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Harnessing the eDNA in tidal flows to assess marine biodiversity

Project Description

This project will be supervised by Dr Sarah Helyar of Queen’s University School of Biological Sciences and by Dr Alex Douglas of the University of Aberdeen’s School of Biological Sciences. The start date will be 1 October 2019.

For marine management to be effective, we need to have comprehensive data on the status of marine biodiversity. However, methods that can document biodiversity in our oceans are currently often extremely time consuming. Traditionally we have used specialist grabs and nets to survey marine communities, but marine environments can be very difficult to sample effectively. Rather than directly sampling these species, sampling the traces of DNA which are present in a body of water from skin, blood, faeces or mucous can be used to identify which species have recently been present in the local environment. Combined with recent advances in sequencing and bioinformatics, this environmental DNA (eDNA) offers a new means of sampling the biodiversity in aquatic ecosystems. Not only is sampling eDNA potentially faster and less expensive than traditional methods, it is also less destructive and has the potential to identify species that due to being rare, small, or able to avoid current sampling gear, are not reliably physically sampled in the environment.

Much of the current research looking at eDNA as a tool for sampling aquatic environments has been carried out in freshwater systems, with currently only a handful of published studies that have tested the approach in the marine environment. This project will take advantage of well characterised, natural, semi-enclosed waterbodies containing different habitat types, such as Strangford Lough, and asses the eDNA profile associated with each of those habitats. The effects of biotic and abiotic factors, such as persistence times, will also be investigated to determine if tidal flows can be harnessed to monitor biodiversity. Further technology development or oceanographic modelling may be included depending on the interests of the student.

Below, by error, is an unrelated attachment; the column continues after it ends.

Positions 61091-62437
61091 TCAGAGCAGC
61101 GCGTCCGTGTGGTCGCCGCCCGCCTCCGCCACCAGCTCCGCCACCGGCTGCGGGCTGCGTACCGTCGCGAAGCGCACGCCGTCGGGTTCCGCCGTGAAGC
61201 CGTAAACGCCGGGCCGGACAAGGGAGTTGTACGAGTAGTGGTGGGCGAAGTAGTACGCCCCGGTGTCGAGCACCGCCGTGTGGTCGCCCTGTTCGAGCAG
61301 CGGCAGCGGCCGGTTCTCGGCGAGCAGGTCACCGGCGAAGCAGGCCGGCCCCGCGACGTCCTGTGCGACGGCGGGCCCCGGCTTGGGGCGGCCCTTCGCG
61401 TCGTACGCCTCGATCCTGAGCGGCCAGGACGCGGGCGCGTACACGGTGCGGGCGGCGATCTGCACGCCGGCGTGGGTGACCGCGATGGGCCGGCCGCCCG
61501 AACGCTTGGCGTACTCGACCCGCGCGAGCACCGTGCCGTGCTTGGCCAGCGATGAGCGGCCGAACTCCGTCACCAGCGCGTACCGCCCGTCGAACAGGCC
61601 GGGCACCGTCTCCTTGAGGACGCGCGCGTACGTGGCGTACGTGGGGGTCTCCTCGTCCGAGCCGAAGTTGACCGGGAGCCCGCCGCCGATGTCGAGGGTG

The student will address a number of interlinked questions, including:
1) Define and ground truth eDNA profiles associated with known habitats.
2) Explore the effects of biotic and abiotic factors on eDNA samples across enclosed marine water bodies.
3) Determine the utility of single site sampling to assess the biodiversity of semi enclosed marine water bodies.

The project provides unique opportunities to work on in a range of stunning locations across Ireland and Scotland, combining fieldwork with state-of-the-art molecular genetic techniques (including high-throughput DNA sequencing and genotyping using second (Illumina) and third (Oxford Nanopore MinION) generation platforms). The student will be embedded within a dynamic, vibrant and supportive research group to gain training in field skills, bioinformatics, statistical and laboratory methods, and will have the opportunity to work with local stakeholder groups. Furthermore, the student will network with a broader cohort of DTP students to receive core and generic skills training in a multidisciplinary context to maximise employability.

Funding Notes

This studentship is available to UK and other EU nationals and provides funding for tuition fees and stipend, subject to eligibility.

Candidates should have (or expect to achieve) a minimum of a 2.1 Honours degree in a relevant subject.


Application Procedure:

(1) Apply for Degree of Doctor of Philosophy in Biological Sciences;
(2) State name of the lead supervisor as the name of proposed supervisor;
(3) State QUADRAT DTP as intended source of funding;
(4) State the exact project title on the application form.

How good is research at Queen’s University Belfast in Earth Systems and Environmental Sciences?

FTE Category A staff submitted: 24.40

Research output data provided by the Research Excellence Framework (REF)

Click here to see the results for all UK universities

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